The subject is a sore spot for me. For years my job was to edit press releases, many of them for companies reporting quarterly earnings. Every time these companies compared their quarterly income or their dividends or their costs per share “to” the previous quarter, I’d change it to “with,” certain I was fixing an error.

So it stung when, eventually, I learned that the rule of which I’d been so sure wasn’t a rule at all.

The idea I was operating under was that “compare to” means to liken and “compare with” means to examine to discover differences as well as likenesses. Therefore, you might compare someone to a summer’s day, but you’d discuss how your first-quarter earnings compare with last quarter’s.

Bossy language commentators have, for years, peddled this rule. Here’s Theodore M. Bernstein’s 1965 “The Careful Writer.”

“The choice of ‘to’ or ‘with’ to follow ‘compare’ is not a matter of indifference. When the purpose is to liken two things or to put them in the same category, use ‘to.’ When the purpose is to place one thing side-by-side with another to examine their differences or their similarities, use ‘with.’ “

If you follow this guideline, you get good results. To say “Shall I compare thee to a summer’s day,” as Shakespeare did, simply sounds better than “Shall I compare thee with a summer’s day.” Putting a modern spin on this phrase doesn’t change this: “Can I compare you to a summer’s day” sounds better than it would with “with.”

So what’s the problem?

It’s that Bernstein and a host of others who laid down this law went too far. Just because one preposition sounds better than another doesn’t mean one of them is wrong.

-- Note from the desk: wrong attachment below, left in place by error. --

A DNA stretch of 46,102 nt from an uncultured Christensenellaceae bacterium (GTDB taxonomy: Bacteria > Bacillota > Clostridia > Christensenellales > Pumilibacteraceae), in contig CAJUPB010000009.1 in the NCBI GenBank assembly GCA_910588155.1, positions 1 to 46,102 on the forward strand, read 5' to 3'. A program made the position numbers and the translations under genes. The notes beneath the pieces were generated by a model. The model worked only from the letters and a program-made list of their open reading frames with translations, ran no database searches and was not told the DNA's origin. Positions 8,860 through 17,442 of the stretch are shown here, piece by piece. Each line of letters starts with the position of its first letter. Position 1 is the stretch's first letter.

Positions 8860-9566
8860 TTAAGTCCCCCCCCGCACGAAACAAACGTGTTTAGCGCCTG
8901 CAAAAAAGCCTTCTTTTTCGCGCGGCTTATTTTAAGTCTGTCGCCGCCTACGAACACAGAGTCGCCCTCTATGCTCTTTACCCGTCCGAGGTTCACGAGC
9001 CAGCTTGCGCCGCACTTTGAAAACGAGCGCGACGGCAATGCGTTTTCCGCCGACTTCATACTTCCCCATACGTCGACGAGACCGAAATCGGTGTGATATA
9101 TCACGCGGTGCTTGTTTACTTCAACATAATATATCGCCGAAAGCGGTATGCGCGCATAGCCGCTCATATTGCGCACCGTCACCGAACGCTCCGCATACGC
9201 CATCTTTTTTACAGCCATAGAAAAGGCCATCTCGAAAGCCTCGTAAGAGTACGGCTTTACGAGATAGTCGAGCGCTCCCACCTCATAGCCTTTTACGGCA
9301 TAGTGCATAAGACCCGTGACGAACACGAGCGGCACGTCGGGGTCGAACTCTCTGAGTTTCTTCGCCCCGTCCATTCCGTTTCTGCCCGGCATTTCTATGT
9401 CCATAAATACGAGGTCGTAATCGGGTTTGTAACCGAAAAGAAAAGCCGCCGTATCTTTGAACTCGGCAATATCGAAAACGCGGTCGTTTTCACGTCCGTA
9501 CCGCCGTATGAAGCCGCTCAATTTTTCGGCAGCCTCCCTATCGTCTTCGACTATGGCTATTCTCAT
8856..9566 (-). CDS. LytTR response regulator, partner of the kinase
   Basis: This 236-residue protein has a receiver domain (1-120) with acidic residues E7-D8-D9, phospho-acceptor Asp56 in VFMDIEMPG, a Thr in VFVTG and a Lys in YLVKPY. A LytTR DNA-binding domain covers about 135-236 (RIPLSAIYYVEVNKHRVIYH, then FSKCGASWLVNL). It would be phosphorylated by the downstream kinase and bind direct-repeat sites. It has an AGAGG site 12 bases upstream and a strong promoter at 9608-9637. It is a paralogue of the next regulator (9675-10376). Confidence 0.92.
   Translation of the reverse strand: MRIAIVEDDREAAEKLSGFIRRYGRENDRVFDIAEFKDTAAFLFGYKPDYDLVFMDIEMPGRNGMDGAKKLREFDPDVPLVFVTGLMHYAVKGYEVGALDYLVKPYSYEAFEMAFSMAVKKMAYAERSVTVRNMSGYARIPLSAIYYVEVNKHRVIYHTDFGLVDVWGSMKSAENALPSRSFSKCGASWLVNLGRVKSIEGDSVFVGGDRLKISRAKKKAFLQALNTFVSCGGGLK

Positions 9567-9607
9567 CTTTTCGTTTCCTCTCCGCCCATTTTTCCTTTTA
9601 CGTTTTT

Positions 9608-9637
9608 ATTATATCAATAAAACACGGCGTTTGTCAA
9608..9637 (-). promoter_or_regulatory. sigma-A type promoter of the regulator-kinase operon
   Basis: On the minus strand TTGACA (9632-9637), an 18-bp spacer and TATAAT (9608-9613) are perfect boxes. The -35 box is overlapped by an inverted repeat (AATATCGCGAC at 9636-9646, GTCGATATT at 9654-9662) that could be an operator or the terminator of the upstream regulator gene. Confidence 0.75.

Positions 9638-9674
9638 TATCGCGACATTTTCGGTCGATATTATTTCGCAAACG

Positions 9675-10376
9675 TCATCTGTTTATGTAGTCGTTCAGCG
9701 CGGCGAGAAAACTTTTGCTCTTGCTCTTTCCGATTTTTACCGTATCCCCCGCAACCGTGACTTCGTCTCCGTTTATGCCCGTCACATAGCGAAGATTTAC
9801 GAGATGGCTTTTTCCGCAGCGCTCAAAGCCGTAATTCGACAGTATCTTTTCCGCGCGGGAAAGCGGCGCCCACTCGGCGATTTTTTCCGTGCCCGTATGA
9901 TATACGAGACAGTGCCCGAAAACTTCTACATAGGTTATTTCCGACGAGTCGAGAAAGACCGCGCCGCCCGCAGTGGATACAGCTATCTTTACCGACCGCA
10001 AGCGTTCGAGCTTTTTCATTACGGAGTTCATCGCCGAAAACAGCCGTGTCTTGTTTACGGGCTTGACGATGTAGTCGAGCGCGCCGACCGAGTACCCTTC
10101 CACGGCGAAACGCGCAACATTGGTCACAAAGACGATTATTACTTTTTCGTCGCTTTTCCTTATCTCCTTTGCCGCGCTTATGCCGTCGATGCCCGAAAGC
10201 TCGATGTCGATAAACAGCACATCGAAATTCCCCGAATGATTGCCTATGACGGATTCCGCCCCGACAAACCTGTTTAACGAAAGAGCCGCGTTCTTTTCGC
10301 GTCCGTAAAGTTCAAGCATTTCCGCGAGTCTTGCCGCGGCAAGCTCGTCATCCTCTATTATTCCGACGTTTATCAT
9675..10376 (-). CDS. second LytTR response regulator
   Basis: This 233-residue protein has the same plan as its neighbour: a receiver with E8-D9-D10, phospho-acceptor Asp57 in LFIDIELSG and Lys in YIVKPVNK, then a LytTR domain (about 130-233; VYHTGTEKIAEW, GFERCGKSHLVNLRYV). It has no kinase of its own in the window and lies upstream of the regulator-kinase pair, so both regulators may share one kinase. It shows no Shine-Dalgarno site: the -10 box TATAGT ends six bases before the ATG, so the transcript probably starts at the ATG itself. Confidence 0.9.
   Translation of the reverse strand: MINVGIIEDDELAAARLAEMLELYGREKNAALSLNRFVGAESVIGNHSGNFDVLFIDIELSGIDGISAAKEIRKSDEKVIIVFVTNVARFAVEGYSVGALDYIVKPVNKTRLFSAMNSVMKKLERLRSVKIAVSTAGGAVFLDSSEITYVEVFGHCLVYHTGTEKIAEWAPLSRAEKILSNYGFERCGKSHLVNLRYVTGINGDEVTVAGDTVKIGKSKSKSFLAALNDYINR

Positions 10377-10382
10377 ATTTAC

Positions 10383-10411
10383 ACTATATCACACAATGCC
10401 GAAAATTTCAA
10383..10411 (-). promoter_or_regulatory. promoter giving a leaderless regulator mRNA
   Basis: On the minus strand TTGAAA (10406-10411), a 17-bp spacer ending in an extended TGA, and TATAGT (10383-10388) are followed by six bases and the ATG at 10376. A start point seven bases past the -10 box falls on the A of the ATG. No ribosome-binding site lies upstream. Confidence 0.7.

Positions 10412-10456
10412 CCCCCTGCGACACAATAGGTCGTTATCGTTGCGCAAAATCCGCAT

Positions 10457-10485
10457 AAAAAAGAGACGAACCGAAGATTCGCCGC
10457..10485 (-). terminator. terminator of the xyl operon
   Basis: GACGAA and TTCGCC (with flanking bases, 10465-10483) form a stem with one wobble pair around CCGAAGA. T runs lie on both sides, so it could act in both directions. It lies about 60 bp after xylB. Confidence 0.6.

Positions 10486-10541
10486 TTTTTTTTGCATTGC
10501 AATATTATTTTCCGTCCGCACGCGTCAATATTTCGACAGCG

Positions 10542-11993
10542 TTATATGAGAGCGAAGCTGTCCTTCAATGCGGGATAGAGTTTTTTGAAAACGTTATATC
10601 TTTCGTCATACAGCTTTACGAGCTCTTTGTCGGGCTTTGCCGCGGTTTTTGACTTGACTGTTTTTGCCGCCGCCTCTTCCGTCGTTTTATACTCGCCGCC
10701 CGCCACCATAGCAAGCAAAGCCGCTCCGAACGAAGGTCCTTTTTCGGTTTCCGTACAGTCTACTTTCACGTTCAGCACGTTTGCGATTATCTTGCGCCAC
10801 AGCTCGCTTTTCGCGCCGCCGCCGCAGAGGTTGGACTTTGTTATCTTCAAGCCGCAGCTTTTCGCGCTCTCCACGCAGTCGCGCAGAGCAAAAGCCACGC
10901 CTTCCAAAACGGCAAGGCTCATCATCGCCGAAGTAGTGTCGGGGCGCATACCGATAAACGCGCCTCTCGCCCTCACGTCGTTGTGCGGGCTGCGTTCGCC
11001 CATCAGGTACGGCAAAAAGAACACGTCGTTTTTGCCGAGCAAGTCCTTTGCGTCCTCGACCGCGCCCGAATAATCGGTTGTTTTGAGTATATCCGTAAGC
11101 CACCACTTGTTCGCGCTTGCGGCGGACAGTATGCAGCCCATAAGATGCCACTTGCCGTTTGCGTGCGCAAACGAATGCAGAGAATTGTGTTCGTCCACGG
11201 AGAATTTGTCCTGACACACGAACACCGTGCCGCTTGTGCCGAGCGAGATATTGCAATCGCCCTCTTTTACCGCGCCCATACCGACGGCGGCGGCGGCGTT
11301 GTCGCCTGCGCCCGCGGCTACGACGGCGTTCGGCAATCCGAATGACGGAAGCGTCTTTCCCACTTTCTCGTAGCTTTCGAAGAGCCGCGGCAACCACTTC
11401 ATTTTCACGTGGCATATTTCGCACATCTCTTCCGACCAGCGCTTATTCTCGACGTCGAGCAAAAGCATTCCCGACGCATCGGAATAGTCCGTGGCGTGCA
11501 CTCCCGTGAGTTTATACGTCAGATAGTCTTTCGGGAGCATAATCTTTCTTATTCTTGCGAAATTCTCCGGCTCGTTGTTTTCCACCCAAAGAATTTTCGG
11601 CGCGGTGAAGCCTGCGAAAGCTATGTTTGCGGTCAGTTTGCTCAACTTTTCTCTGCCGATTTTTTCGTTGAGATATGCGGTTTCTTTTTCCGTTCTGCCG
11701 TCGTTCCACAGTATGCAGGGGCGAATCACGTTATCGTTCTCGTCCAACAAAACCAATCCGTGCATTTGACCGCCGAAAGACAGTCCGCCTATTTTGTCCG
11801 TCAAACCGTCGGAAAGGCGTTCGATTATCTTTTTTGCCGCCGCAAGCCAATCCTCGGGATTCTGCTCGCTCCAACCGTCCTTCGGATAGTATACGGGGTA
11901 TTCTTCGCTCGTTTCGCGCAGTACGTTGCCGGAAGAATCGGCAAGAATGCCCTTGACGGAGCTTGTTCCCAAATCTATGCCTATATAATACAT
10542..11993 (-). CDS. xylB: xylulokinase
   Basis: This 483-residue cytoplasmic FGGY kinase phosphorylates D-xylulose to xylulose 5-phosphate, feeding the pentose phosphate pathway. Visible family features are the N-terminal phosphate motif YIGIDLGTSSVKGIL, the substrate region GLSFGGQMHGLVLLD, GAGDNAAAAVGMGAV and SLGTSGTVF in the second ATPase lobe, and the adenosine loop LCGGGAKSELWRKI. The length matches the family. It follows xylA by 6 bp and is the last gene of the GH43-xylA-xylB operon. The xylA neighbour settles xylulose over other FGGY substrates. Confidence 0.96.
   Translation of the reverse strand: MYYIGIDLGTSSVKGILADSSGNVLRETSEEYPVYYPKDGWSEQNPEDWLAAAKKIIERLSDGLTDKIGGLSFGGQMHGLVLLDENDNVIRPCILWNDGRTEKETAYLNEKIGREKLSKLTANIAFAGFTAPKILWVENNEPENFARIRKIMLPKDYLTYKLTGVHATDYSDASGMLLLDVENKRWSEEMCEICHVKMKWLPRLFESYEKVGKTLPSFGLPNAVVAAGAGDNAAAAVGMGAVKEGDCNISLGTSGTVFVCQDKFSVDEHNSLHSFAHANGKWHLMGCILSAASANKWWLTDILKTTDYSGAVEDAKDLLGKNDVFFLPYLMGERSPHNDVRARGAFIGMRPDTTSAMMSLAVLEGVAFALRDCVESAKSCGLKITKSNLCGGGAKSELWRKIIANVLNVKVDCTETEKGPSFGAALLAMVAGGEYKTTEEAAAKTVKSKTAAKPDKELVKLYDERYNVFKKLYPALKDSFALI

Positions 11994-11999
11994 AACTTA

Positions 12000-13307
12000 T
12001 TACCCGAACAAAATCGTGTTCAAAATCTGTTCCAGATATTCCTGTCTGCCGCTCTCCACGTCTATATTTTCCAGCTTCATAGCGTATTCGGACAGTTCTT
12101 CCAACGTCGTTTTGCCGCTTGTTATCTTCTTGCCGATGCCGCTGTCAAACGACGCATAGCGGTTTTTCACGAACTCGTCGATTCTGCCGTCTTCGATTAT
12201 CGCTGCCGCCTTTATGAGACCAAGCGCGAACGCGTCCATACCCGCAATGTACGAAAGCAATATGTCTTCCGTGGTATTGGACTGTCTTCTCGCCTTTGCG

Prepositions have a unique function in the language. Unlike other parts of speech that are governed by strict laws of syntax, prepositions are sometimes governed solely by idiom.

For example, it’s ungrammatical to say “Us go to the store,” but it’s not ungrammatical to say “I differ at him.” That first example violates grammar laws because those laws say that subject pronouns like “we” should be the subjects of verbs, not object pronouns like “us.”

“Differ at” is, obviously, a wrong way to say “differ with.” But its wrongness has nothing to do with the rules of syntax.

Instead, it’s bad because that’s just not how people say it.

This is what we mean by idiom. It’s like precedent. And the dynamics of idiom are why it’s just as right to say “differ from” as it is to say “differ with.”

Bernstein himself agreed emphatically on this point: “The proper preposition is a matter of idiom,” he noted in the “The Careful Writer.” Adding that, when a preposition doesn’t come naturally, sometimes “the only thing to do is to consult three knowing friends and get a consensus.”

So by his own logic, “compare with” can’t be written off as ungrammatical.